Monthly Archives: October 2022

Timeshift and grub-btrfs in Ubuntu

UPDATED 20/Nov/2022, ChangeLog:

  • 20/Nov/2022: documented the new version of grub-btrfs and its new grub-btrfsd daemon; the configuration for Timeshift is much simpler, but you have to install another package: inotify-tools.
  • 17/Nov/2022: documented that I could also create additional subvolumes and move existing contents from the running system

In this post, I’ll describe the same procedure I described in one of my previous posts but applied to Ubuntu (in particular, Ubuntu Jammy 22.04). I’m not describing an autosnap mechanism when performing package updates in Ubuntu, though you might want to try timeshift-autosnap-apt for that.

If you choose the BTRFS filesystem when you install Ubuntu, you get the two subvolumes “@” for “/” and “@home” for “/home”, which will make Timeshift work since that’s what Timeshift expects to find to take BTRFS snapshots.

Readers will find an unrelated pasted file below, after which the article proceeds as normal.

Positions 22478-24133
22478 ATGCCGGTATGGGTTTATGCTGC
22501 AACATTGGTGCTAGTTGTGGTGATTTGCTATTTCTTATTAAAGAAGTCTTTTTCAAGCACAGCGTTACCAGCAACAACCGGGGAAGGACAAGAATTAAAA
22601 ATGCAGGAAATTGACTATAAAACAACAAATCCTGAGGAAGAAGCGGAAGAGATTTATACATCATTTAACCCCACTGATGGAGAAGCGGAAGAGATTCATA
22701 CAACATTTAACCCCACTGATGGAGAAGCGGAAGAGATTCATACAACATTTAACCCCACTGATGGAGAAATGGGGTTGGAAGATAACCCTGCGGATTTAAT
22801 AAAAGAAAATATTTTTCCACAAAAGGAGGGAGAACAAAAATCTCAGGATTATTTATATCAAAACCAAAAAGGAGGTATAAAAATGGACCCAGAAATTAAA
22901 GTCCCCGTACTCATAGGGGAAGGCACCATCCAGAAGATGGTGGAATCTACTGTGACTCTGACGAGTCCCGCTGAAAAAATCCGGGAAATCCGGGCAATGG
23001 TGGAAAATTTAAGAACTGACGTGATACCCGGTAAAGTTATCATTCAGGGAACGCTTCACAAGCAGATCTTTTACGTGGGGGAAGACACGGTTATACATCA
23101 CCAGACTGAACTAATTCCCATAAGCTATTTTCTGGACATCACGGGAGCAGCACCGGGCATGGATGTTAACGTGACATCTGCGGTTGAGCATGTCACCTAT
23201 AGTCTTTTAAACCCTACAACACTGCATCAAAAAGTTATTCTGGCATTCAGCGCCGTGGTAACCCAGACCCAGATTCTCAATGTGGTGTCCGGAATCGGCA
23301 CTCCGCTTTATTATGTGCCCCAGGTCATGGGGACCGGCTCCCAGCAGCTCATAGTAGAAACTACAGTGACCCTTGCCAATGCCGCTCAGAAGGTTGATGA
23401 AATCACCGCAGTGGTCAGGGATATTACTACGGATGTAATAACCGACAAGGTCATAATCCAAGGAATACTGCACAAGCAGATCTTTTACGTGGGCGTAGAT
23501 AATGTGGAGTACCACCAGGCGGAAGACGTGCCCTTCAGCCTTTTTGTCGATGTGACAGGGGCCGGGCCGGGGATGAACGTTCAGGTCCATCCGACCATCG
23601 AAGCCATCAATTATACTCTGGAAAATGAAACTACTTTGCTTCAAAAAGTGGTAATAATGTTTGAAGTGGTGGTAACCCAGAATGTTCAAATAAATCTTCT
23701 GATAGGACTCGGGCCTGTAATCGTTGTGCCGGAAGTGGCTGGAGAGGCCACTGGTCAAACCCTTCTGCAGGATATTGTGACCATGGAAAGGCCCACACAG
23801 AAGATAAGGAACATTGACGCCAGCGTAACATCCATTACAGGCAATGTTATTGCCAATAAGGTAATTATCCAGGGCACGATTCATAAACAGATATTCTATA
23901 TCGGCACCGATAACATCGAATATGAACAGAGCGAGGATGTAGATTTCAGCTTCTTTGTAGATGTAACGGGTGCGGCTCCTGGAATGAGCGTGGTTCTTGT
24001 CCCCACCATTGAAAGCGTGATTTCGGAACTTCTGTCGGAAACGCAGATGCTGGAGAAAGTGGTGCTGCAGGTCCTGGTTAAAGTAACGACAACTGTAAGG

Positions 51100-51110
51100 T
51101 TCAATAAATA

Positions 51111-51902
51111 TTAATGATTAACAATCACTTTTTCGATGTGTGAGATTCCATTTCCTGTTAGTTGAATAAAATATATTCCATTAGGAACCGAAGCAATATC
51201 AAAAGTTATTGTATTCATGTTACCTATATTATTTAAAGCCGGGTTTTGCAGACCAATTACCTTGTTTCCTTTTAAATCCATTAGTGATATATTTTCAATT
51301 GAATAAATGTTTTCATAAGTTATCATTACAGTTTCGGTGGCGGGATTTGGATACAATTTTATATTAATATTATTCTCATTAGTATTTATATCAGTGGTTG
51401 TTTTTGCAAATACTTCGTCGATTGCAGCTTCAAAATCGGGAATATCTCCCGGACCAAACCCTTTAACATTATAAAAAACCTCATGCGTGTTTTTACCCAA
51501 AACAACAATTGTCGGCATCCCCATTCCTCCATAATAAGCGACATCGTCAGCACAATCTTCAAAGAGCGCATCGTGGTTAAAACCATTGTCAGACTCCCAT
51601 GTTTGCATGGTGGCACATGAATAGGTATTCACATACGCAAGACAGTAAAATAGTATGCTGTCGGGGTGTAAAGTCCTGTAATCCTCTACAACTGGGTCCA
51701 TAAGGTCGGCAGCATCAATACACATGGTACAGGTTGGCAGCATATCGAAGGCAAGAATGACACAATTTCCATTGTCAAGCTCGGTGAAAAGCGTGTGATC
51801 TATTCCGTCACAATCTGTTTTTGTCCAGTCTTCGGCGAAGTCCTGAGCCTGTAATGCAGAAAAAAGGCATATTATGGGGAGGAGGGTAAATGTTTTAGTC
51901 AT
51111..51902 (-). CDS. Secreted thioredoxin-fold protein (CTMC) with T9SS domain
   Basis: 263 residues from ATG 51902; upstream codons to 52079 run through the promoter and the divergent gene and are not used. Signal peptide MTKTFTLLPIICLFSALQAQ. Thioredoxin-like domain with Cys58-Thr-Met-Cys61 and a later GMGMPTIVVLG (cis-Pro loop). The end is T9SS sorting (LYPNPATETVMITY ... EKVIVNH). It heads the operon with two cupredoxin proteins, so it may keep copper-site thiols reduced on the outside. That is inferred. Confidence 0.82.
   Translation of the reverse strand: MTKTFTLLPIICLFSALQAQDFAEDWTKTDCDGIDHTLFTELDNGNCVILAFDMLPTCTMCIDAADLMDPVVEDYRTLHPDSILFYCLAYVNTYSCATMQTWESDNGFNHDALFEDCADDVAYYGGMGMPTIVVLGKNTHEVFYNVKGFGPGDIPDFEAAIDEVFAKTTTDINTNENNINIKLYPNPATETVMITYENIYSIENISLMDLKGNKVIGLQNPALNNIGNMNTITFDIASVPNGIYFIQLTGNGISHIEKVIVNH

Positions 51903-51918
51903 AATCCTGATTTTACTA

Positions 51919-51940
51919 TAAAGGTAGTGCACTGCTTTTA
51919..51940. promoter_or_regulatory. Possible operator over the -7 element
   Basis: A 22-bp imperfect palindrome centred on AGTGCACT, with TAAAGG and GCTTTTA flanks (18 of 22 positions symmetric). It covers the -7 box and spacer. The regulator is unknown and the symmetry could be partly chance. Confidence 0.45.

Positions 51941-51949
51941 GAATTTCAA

However, some adjustments are still worth making to avoid useless data ending in the snapshots and to be able to boot snapshots directly (with the help of grub-btrfs).

Adjust compression

Ubuntu does not mount BTRFS subvolumes with compression. Instead, I prefer to have compression on BTRFS.

To do that, right after the installation, I change /etc/fstab by adding compression and “noatime” to the existing entries for “/” and “/home” (as usual, UUID must be replaced with the UUID of your disk partition):

Save the file, reboot, and perform “defragment” so that the existing data gets compressed:

It’s also best to create /var/lib/portables and /var/lib/machines if not already there

I’m not using these directories, but it looks like systemd creates them automatically as nested subvolumes. Nested subvolumes will force you to do some manual removal after restoring a snapshot and removing old snapshots.

The current situation of subvolumes should be as follows:

Create additional subvolumes

With the current subvolume layout, things like logs and caches will end up in snapshots, giving you problems when you try to boot a snapshot (which we want to be able to do).